Hickey v. AskrenAnnotate this Case
198 Ga. App. 718 (1991)
403 S.E.2d 225
HICKEY v. ASKREN.
Court of Appeals of Georgia.
Decided February 13, 1991.
Rehearing Denied February 26, 1991.
*723 Kathy Hickey, pro se.
Sullivan, Hall, Booth & Smith, Henry D. Green, Jr., Mark A. Bayless, for appellee.
SOGNIER, Chief Judge.
Kathy Hickey brought suit against Edward Askren III, M.D., in June 1989 alleging medical malpractice, battery, and intentional infliction of emotional distress on the basis that his treatment of her rendered her so dependent on him that she submitted to sexual relations with him on two instances in 1981. Askren moved for summary judgment on the basis that the statute of limitation had run on Hickey's claims. The trial court granted the motion, and Hickey appeals.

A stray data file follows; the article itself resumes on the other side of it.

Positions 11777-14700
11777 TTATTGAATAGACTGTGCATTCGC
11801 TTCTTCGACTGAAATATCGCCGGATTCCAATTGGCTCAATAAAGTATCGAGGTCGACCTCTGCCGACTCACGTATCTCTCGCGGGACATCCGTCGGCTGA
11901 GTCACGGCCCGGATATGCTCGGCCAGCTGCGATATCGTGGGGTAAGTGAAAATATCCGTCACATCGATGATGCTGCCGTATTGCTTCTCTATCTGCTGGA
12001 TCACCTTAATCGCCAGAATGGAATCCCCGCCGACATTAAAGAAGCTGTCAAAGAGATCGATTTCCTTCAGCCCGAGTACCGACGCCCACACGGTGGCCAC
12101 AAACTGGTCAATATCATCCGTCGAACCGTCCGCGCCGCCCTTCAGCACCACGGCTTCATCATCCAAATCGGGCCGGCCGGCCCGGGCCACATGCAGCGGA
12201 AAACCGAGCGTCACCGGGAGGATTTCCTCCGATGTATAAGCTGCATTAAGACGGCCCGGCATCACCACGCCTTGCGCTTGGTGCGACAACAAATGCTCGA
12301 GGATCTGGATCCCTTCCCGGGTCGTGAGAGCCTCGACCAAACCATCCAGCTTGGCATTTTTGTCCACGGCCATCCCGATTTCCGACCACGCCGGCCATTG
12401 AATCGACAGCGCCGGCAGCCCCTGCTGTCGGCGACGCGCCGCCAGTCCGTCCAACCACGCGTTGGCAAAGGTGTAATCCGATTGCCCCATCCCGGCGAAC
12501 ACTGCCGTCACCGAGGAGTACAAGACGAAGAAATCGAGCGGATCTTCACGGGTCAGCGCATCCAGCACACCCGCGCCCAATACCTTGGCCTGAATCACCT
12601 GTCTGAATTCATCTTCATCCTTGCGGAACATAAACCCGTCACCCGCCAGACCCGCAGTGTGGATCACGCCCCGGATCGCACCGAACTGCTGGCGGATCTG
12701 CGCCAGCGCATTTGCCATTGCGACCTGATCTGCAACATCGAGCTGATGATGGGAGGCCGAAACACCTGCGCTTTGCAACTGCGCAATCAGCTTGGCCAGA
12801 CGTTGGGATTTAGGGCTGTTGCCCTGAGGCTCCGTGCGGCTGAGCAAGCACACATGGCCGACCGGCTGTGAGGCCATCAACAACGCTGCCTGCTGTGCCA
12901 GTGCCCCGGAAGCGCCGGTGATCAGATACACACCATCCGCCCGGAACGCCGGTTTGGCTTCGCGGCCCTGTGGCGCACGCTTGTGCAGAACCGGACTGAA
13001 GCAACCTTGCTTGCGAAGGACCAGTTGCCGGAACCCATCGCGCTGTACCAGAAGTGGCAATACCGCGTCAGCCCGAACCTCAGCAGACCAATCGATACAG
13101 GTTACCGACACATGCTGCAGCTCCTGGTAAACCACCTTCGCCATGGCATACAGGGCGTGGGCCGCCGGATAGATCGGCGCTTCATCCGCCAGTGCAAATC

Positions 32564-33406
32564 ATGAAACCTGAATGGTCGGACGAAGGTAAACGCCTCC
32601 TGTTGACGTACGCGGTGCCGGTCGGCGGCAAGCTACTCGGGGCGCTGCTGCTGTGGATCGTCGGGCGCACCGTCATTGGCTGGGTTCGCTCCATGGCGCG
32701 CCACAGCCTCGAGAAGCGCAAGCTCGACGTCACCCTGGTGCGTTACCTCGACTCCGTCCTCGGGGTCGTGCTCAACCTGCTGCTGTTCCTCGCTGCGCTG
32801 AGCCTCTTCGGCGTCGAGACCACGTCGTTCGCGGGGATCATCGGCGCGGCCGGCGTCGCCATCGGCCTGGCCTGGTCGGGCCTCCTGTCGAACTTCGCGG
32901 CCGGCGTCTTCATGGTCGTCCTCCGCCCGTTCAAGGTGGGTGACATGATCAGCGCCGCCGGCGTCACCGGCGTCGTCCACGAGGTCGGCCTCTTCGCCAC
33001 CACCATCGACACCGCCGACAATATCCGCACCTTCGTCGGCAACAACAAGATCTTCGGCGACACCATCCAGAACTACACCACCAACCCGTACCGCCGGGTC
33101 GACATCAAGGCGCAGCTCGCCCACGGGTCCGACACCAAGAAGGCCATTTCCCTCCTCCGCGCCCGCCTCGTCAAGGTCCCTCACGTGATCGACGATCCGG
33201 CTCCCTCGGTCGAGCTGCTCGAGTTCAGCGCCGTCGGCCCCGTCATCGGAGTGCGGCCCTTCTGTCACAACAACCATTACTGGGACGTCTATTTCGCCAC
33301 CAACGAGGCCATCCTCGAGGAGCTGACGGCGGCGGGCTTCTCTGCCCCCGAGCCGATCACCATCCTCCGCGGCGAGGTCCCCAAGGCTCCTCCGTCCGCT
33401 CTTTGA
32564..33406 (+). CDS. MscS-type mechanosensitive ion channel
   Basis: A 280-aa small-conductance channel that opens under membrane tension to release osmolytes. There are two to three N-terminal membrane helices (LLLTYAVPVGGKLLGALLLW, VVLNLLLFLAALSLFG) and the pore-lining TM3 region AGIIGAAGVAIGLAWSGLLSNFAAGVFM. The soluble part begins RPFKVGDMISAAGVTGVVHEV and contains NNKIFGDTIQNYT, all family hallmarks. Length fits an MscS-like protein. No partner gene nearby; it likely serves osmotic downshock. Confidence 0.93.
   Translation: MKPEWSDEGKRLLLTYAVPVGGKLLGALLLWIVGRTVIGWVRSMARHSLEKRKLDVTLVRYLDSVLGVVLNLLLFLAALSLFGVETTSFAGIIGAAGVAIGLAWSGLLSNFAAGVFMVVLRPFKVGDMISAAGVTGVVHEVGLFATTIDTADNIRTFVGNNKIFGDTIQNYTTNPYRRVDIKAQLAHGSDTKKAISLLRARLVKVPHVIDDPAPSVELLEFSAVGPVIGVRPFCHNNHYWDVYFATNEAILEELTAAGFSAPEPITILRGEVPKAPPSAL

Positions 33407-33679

The record establishes that appellant was referred to appellee by a state agency and became his patient in July 1978. Appellant admitted in her deposition that she ceased being appellee's patient in late 1981 after engaging in the second instance of sexual contact with appellee (the first instance having occurred shortly before). Appellant also admitted in her deposition that within a year after the sexual contact, she had informed a doctor of internal medicine and three mental health professionals that she had engaged in sexual contact with appellee. The record also contains a biography she submitted in 1983 to qualify for mental health treatment at Emory University in which she noted that "[a]fter three years of intense psychotherapy [with appellee, I] had sex with him & never saw him again." After detailing the extensive mental health treatment she received following her contact with appellee, appellant noted that she had "made casual *719 comments to these various therapists" about her treatment with appellee and the sexual contact she had had with him. She stated that until late 1988 she "simply was not aware of the extent" of the harm she allegedly experienced as a result of appellee's treatment and the sexual contact with him. In her affidavit appellant averred that she telephoned appellee often between 1981 and 1989 and "tried to ask him about our relationship. [Appellee] never revealed to me that his conduct was in any way wrongful, and I understood from our conversation that he thought everything about our relationship was normal." During the intervening years the record reveals that appellant executed a lease for an apartment she has maintained, has been gainfully employed at various establishments (although her work has been interrupted by extended periods of physical illness, such as severe chicken pox and gynecological ailments), that she has a driver's license and drives an automobile, and that she reads extensively and socializes with friends. It is uncontroverted that appellant has never been declared legally incompetent, and no legal guardian has ever been appointed for her.